In 1626 Fanshawe failed to obtain his accustomed seat at Clitheroe. Instead an unnaturalized Scottish courtier, George Kirke, was returned, apparently on the duchy interest. Fanshawe’s brother Thomas I raised objection in the Commons, but when a new writ was procured the seat was taken by the Fanshawes’ nephew, Christopher Hatton.19 Ahead of the next Parliament, Fanshawe wrote to the bailiffs of Clitheroe on 6 Feb. 1628 that he would rather ‘serve for the town of Clitheroe than any other borough whatsoever’, and beseeched them to ‘continue your accustomed respect to me’.20 However, he apparently failed to secure May’s backing, for the chancellor instead nominated his kinsman, Thomas Jermyn. In the ensuing contest Jermyn took the first seat, while Fanshawe received eight votes for the second. However, this was insufficient to defeat a popular local candidate.

Fanshawe’s parliamentary experience had not taught him discretion, for in 1634 he was accused of describing his neighbour, the former Speaker (Sir) Thomas Richardson, as ‘a great blabber-lipped fellow, fitter to have made a bearward than a chief judge’.21 He was imprisoned in the King’s Bench to teach him to ‘spare his too lavish speeches of his betters’, and there fell ill, desperately petitioning the king for release.22 Feeling ‘sickly and infirm in body’ he drew up his will on 1 Mar. 1635, and died three days later.23 He was buried at Barking. His son John succeeded to his estate, and later to his office; he fought as a royalist in the Civil War, but no later member of the Parsloes branch entered Parliament.24 A portrait of Fanshawe attributed to Cornelius Johnson is at Valence House Museum in Dagenham, Essex.25

Ref Volumes: 1604-1629

Authors: John. P. Ferris / Rosemary Sgroi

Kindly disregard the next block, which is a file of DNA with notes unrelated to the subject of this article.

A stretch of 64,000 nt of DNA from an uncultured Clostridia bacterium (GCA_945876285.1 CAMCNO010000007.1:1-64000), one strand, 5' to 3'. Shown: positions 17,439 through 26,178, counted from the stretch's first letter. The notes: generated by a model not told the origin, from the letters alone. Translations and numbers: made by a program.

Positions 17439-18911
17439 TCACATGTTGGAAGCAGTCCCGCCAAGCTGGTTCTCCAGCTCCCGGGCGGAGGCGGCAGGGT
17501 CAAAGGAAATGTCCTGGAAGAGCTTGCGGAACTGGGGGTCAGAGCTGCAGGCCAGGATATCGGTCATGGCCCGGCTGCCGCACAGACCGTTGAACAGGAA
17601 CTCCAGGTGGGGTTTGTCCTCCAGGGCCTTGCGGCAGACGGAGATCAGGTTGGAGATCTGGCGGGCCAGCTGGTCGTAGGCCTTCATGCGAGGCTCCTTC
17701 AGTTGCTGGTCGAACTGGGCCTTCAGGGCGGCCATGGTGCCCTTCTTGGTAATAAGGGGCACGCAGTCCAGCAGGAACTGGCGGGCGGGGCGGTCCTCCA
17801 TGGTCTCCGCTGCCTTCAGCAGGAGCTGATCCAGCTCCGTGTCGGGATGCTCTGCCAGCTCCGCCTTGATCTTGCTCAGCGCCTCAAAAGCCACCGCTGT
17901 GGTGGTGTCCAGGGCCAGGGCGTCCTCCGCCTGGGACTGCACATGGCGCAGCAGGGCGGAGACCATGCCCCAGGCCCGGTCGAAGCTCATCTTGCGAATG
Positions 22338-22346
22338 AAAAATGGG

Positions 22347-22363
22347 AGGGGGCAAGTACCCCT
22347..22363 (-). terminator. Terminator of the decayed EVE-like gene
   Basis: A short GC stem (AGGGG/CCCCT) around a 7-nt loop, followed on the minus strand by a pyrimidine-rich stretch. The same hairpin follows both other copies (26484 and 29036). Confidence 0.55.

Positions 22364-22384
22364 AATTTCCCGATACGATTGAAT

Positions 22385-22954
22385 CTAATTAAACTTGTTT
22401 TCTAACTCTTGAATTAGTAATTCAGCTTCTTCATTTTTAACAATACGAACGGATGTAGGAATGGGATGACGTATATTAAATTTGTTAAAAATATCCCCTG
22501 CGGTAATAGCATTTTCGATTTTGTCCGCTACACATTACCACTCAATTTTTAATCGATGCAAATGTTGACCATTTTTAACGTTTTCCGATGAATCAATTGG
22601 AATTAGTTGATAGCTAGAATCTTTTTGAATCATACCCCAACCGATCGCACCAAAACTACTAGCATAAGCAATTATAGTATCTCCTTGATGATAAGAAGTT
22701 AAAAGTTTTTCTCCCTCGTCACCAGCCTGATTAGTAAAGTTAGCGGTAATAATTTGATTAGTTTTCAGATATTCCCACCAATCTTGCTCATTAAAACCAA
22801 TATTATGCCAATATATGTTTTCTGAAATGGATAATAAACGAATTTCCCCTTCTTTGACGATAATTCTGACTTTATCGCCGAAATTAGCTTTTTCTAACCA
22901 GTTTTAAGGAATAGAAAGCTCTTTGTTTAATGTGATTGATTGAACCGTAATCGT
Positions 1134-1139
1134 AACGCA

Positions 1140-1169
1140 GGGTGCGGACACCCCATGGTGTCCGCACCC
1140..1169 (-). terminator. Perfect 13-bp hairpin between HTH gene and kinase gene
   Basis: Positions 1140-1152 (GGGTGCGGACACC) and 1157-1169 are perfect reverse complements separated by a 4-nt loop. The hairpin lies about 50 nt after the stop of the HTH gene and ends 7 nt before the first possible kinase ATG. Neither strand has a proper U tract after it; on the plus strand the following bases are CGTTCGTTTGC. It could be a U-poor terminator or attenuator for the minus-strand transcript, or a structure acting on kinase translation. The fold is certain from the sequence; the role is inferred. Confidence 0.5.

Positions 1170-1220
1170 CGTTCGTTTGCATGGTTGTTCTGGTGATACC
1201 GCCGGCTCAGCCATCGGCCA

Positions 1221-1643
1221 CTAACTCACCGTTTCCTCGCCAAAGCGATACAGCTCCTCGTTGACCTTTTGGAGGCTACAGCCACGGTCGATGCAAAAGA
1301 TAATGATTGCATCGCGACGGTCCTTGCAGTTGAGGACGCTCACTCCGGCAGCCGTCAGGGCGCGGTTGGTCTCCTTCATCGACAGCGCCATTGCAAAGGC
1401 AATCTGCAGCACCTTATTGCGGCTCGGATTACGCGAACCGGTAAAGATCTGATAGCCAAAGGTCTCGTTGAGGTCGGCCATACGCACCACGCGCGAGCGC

• 1. Christ Church, Newgate, London ed. W.A. Littledale (Harl. Soc. Reg. xxi), 32.
  • 2. I. Temple database of admiss.
  • 3. Vis. Eng. and Wales, Notes ed. F.A. Crisp, vi.152-4; St. Olave, Hart Street, London (Harl. Soc. Reg. xlvi), 260.
  • 4. Vis. Eng. and Wales, vi. 152.
  • 5. Duchy of Lancaster Office-Holders ed. R. Somerville, 67.
  • 6. CSP Col. E.I. 1513-1616, pp. 239, 288.
  • 7. Lancs. RO, QSC 4-20.
  • 8. C231/4, f. 171; C181/5, f. 106; HMC 10th Rep. IV, 502-5.
  • 9. C193/12/2, f. 29v.
  • 10. CSP Dom. 1603-10, p. 108.
  • 11. Chamberlain Letters ed. N.E. McClure, i. 528.
  • 12. CJ, i. 478a; Procs. 1614 (Commons), 187-8.
  • 13. Procs. 1614 (Commons), 170, 282, 391.
  • 14. Jnl. of Nicholas Assheton ed. F.R. Raines (Chetham Soc. xiv), 55.
  • 15. H.C. Fanshawe, Hist. Fanshawe Fam. 249-51.
  • 16. CD 1621, iii. 110.
  • 17. CJ, i. 679b, 694b, 790a.
  • 18. Ibid. 815a; C.R. Kyle, ‘Attendance Lists’, PPE 1604-48 ed. Kyle, 228.
  • 19. W.S. Weeks, Clitheroe in Seventeenth Cent. 226-8
  • 20. Lancs. RO, MBC/79.
  • 21. C115/106/8445.
  • 22. HMC Cowper, ii. 46; CSP Dom. 1633-4, p. 387.
  • 23. PROB 11/214, f. 311v.
  • 24. Vis. Eng. and Wales, vi. 153; CCC, 1299.
  • 25. Fanshawe Fam. Portraits comp. J. Howson, 4 and plate.